(Click to enlarge)
Source: Canadian Tire 2006 Annual Report
We can see why the market was positive about Wayne Sales being the new CEO. Note only did Sales lead Canadian Tire to positive results, he was able to strike a balance between articulating the challenges that SVU is facing and delivering a positive message to motivate SVU's front-line team members. Our confidence in SVU's leadership was shaken when it reported such weak results for Q1. It is true that Kroger (KR) and Safeway (SWY) also saw the same headwinds to each company's respective operating margins and that the only reason why those companies grew EPS was through share buybacks. However, those companies did not write down a multi-billion dollar debt financed acquisition like SVU, nor did those companies see declines in identical store sales. We were especially displeased that SVU's wunderkind subsidiary Save-A-Lot also had terrible identical store sales just like the traditional grocery stores.
In conclusion, we are more optimistic about Supervalu's future. While Herkert may have been a good choice for SVU with regards to 2009 in that he was able to take steps at lowering costs, the next step in SVU's journey back to stabilization and restoring its competitive position will come from stabilizing its weak sales momentum. After SVU began its strategic review, it was determined that Herkert would not be the best man for the job with regards to stabilizing its revenues and to execute SVU's new strategy. We were pleased that Sales is resigning two of his other board memberships in order to focus increased attention on his new, hands-on roles as SVU's President and CEO. As much respect as we had for Herkert with regards to cutting costs and stepping up paying down debt from the Albertsons's deal, we could see that his best just wasn't good enough based on his defensive deflective behavior at the SVU annual meeting. It was a far different attitude and mindset based on his initial performance at the Q1 2010 conference. We believe that Sales will be able to enable the company to restore shareholder value either through his leadership, or through selling off its stores. Despite the fact that company's sales have been weakening, we believe that there is value for traditional grocers like Kroger or Safeway to acquire stores from Supervalu. Here are the synergies we see to the acquisition of Supervalu:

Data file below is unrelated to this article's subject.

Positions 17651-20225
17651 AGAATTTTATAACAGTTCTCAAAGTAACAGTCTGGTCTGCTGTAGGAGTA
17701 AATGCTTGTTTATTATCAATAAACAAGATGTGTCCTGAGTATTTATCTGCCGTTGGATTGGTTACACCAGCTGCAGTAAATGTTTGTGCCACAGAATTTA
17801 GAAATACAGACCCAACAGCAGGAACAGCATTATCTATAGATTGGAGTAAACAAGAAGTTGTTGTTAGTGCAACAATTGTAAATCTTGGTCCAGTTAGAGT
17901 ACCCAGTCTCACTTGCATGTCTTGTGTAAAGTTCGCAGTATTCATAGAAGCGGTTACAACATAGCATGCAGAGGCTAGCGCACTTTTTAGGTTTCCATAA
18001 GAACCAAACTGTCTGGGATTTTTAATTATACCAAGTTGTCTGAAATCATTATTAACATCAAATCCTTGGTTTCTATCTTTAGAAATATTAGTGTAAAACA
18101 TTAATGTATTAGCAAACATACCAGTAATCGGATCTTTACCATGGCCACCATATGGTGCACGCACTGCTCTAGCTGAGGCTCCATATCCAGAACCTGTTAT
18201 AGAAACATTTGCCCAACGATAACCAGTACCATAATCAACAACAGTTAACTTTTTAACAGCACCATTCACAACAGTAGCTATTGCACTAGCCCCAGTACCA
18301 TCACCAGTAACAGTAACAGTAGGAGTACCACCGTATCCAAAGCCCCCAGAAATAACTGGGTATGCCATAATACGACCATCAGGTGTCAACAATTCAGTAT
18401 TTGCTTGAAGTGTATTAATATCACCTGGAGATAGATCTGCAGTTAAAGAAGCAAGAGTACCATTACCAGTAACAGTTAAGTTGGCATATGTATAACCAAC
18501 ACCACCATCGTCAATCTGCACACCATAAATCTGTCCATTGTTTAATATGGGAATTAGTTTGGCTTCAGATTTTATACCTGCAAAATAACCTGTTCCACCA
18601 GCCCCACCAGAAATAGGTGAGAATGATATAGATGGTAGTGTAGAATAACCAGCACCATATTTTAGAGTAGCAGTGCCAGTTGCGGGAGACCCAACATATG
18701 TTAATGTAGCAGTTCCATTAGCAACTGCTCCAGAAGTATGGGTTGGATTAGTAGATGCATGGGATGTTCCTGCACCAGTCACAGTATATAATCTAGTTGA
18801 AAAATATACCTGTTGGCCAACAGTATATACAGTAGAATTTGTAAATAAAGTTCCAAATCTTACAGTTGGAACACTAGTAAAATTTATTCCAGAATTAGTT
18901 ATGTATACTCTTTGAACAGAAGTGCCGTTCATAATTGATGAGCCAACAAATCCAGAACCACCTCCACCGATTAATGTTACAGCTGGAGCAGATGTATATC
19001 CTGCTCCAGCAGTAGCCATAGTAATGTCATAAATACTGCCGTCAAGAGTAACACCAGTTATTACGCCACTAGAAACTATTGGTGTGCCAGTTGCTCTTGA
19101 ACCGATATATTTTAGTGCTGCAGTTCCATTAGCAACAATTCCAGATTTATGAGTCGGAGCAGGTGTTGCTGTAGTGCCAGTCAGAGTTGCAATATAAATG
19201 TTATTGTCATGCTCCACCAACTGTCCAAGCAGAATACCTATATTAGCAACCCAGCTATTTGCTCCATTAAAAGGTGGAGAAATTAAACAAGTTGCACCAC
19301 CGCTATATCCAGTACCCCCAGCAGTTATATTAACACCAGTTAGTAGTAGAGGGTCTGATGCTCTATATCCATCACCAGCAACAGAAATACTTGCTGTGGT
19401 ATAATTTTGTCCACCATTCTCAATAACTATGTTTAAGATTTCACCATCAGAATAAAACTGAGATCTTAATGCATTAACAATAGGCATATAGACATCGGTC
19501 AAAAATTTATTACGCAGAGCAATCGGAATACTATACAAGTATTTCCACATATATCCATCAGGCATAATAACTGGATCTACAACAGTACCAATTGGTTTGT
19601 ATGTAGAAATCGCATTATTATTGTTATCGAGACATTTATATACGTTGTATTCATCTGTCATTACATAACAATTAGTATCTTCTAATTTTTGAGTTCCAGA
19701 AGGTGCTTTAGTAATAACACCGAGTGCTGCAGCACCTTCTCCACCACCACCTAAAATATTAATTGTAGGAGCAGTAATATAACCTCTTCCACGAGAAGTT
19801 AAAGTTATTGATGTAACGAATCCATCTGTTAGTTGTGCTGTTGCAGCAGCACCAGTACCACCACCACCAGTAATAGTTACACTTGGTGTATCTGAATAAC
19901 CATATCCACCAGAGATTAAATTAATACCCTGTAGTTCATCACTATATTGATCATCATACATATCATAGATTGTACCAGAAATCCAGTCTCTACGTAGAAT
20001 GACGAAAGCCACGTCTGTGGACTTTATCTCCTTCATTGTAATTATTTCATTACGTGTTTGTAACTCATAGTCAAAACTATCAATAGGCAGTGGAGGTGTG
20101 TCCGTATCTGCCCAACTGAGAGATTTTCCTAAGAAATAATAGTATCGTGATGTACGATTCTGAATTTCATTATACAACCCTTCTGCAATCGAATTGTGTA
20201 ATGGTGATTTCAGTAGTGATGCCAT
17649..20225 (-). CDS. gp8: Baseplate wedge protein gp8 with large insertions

- Increased purchasing power scale which would allow it to renegotiate prices with manufacturers and wholesalers and better compete with Wal-Mart.
- Reduced competition which would enable firms to exhibit some rationality with price.
- SVU may have pledged its stores owned as collateral for its new asset-backed credit line, but they still own those stores. We previously mentioned that SVU owned 38% of its stores and we believe that selling a portion of those stores to other companies could enable it to receive enough cash necessary to make significant pay-downs in debt.
- SVU still generated $400M in recurring free cash flows last year. 80% of the stores have been remodeled in the last 5 years and because acquirers would be getting the company real cheap, would be able to pay down the debt quickly using cash flows generated from SVU's operations
- A company who acquires SVU's stores wouldn't have to spend as much on CapEx to build new stores.
- Kroger operates Food-4-Less and could generate additional scale with it by acquiring Save-A-Lot.
- SVU's wholesale grocery business would provide additional scale to C&S Wholesale Groceries or Nash Finch.